The Penguins also developed homegrown talent like Maata, Rust, Guentzel, Murray and Sheary to complement the existing core. They brought significant depth to a team that sorely needed it after their one-two punch down the middle. Pittsburgh has re-emerged as one of the most dominant franchises in the NHL. They went on to win back-to-back Stanley Cups in 2016 and 2017 and don’t look to be slowing down. Even in these last playoffs, they pushed the eventual Stanley Cup winning Capitals to the brink. They are the powerhouse in the Eastern Conference and are built to compete for another few years. Not bad for a team that was labeled as old and declining as early as 2014. Crosby and Malkin get you to the playoffs every year, but that quality depth is what pushes you over the top.
Tampa Bay Lightning
This is also hard to judge since the Lightning are still not done contending. Since 2008, they have gone from the basement dwelling post-Lecavalier/St-Louis Bolts to yearly contenders. With Stamkos, and Hedman picked 1st and 2nd overall in 2008 and 2009 respectively, the foundation was put in place for a proper rebuild. What came after became even more important for this franchise. GM Steve Yzerman has been a shrewd believer of solid drafting over his 10-year tenure. His top draft picks have been very valuable to the franchise, but his strength came in the later rounds.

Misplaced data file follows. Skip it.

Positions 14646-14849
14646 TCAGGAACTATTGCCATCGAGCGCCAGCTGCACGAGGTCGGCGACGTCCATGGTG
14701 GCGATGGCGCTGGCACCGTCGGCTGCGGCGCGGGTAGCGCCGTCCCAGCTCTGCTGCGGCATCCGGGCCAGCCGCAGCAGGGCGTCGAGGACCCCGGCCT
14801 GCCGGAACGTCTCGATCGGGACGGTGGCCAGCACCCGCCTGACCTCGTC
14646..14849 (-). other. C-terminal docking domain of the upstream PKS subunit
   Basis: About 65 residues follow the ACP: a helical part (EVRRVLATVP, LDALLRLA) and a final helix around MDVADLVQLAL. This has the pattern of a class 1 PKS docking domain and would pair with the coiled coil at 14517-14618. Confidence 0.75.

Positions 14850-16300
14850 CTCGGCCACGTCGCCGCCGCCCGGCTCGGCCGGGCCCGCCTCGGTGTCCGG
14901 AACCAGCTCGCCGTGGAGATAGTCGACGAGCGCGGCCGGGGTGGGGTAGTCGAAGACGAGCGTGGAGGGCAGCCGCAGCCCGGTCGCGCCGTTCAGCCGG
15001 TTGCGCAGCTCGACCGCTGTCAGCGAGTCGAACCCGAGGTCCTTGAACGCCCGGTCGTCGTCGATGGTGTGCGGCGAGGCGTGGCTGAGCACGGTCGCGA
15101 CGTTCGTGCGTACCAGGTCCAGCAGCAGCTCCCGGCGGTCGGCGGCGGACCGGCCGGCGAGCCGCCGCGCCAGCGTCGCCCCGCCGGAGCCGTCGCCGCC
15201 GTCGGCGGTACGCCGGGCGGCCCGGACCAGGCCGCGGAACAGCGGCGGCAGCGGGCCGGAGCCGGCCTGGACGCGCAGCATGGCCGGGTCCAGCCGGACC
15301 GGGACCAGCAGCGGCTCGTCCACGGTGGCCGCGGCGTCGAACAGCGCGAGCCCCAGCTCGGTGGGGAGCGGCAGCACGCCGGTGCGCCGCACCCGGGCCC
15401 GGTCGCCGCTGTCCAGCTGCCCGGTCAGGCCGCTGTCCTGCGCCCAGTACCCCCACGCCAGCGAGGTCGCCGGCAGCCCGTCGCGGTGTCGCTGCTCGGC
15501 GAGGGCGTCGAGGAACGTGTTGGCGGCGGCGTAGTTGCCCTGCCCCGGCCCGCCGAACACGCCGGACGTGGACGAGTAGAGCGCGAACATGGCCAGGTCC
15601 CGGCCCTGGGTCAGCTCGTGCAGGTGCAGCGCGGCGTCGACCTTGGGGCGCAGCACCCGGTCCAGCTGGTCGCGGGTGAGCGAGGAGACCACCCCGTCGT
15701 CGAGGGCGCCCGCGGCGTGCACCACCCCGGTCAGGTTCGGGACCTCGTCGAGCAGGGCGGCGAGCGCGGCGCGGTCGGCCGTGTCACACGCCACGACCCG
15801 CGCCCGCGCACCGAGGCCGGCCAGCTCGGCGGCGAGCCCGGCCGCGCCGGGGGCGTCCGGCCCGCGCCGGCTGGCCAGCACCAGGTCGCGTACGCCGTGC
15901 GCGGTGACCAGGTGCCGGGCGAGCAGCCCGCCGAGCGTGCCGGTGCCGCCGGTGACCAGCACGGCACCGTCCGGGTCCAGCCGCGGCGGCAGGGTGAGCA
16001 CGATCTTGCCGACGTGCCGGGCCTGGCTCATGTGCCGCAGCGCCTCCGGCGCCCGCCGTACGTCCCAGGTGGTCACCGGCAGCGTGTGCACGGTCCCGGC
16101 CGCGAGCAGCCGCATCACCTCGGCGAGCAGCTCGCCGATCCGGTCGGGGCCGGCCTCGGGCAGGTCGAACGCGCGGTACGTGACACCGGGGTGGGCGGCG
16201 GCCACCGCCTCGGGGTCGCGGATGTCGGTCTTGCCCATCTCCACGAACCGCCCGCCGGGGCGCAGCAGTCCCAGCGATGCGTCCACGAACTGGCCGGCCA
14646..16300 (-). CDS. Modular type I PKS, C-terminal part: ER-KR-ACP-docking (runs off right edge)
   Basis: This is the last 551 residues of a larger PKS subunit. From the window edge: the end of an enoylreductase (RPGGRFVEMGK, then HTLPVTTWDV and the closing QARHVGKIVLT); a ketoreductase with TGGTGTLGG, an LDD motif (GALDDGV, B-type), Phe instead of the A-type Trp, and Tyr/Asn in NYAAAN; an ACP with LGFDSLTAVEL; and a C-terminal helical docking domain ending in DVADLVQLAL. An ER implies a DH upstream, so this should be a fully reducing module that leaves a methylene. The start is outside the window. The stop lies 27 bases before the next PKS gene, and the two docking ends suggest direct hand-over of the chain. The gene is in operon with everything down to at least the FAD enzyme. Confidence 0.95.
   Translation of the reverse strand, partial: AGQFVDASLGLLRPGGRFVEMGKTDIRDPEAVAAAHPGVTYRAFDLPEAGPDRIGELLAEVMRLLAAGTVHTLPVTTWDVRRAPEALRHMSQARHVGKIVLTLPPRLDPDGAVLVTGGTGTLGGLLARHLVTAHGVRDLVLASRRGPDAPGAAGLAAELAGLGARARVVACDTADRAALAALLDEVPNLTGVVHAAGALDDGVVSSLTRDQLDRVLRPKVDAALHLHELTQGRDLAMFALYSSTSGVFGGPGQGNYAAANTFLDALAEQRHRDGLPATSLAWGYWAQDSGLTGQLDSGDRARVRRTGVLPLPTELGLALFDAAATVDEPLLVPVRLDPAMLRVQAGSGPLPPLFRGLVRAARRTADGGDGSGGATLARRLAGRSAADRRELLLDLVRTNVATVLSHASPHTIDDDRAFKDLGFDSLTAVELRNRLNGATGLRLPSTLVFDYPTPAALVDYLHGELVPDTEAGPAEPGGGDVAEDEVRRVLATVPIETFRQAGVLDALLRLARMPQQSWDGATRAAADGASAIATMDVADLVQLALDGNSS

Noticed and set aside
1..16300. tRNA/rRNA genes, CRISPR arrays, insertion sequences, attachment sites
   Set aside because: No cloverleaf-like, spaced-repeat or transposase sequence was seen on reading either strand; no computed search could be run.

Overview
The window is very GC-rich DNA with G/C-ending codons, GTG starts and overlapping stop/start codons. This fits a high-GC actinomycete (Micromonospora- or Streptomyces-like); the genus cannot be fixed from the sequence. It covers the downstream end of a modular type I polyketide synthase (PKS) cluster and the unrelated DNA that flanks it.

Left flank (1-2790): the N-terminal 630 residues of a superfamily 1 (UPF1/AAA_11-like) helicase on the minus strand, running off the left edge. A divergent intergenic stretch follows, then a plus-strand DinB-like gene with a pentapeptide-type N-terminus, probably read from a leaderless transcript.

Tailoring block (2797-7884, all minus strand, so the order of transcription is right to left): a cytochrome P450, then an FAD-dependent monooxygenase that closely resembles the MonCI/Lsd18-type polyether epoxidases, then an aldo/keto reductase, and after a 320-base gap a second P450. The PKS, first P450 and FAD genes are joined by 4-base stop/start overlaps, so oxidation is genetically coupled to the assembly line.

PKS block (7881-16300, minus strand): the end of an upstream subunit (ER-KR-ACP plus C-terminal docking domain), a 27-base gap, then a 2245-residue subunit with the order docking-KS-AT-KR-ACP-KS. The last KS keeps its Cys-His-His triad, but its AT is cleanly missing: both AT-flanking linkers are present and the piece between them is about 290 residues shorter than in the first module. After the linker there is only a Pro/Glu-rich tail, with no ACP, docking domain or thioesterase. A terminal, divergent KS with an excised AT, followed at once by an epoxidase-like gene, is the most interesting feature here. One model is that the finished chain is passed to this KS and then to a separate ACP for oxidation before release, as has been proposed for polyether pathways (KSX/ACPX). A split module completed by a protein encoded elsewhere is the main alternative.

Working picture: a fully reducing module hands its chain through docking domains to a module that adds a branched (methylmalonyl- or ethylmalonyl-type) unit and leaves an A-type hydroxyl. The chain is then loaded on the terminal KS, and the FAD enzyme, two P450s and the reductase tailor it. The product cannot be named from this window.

Since 2010 he was able to pull out the following beyond the 1st round: Nikita Kucherov, Ondrej Palat, Cedric Paquette, Matthew Peca, Adam Erne, Brayden Point, Anthony Cirelli, Taylor Raddysh and more. They have signed Tyler Johnson out of College and signed key free agents like Anton Stralman. Yzerman’s player acquisition is key at the draft table, but is almost just as good on the trade front. He was able to net two first round picks for an aging Martin St-Louis. He was able to trade disgruntled top young forward Jonathan Drouin in exchange for blue-chip defenseman Mikhail Sergachev. At this year’s deadline, Yzerman secured the services of Ryan McDonagh and J.T. Miller for multiple years.
The Lightning have gone to the Stanley Cup finals already once in the last 5 years and made it to the Eastern Conference Finals this year. They look primed to challenge the Pittsburgh Penguins for Eastern Conference supremacy. Yzerman has drafted incredibly well and has even more quality youth coming up in the next years. Signing both Stamkos and Hedman to hometown discounts will allow Tampa Bay to thrive for years. They have become a very attractive destination for free-agents and look primed for a Cup run.